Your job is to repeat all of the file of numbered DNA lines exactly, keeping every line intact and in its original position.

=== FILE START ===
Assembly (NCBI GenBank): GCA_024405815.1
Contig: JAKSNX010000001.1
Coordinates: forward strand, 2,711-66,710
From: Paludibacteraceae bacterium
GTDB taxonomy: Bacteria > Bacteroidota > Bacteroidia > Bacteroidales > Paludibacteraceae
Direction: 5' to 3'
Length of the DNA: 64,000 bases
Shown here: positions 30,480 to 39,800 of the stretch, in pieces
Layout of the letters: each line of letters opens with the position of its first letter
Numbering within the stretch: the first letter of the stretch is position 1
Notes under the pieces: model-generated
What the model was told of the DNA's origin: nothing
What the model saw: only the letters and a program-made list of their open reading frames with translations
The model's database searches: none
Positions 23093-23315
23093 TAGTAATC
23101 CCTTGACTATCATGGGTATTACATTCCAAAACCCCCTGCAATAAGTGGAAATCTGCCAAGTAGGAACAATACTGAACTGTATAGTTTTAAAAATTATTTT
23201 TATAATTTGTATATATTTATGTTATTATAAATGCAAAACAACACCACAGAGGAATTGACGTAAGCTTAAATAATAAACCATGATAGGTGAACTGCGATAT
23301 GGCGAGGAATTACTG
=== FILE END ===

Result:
Assembly (NCBI GenBank): GCA_024405815.1
Contig: JAKSNX010000001.1
Coordinates: forward strand, 2,711-66,710
From: Paludibacteraceae bacterium
GTDB taxonomy: Bacteria > Bacteroidota > Bacteroidia > Bacteroidales > Paludibacteraceae
Direction: 5' to 3'
Length of the DNA: 64,000 bases
Shown here: positions 30,480 to 39,800 of the stretch, in pieces
Layout of the letters: each line of letters opens with the position of its first letter
Numbering within the stretch: the first letter of the stretch is position 1
Notes under the pieces: model-generated
What the model was told of the DNA's origin: nothing
What the model saw: only the letters and a program-made list of their open reading frames with translations
The model's database searches: none
Positions 23093-23315
23093 TAGTAATC
23101 CCTTGACTATCATGGGTATTACATTCCAAAACCCCCTGCAATAAGTGGAAATCTGCCAAGTAGGAACAATACTGAACTGTATAGTTTTAAAAATTATTTT
23201 TATAATTTGTATATATTTATGTTATTATAAATGCAAAACAACACCACAGAGGAATTGACGTAAGCTTAAATAATAAACCATGATAGGTGAACTGCGATAT
23301 GGCGAGGAATTACTG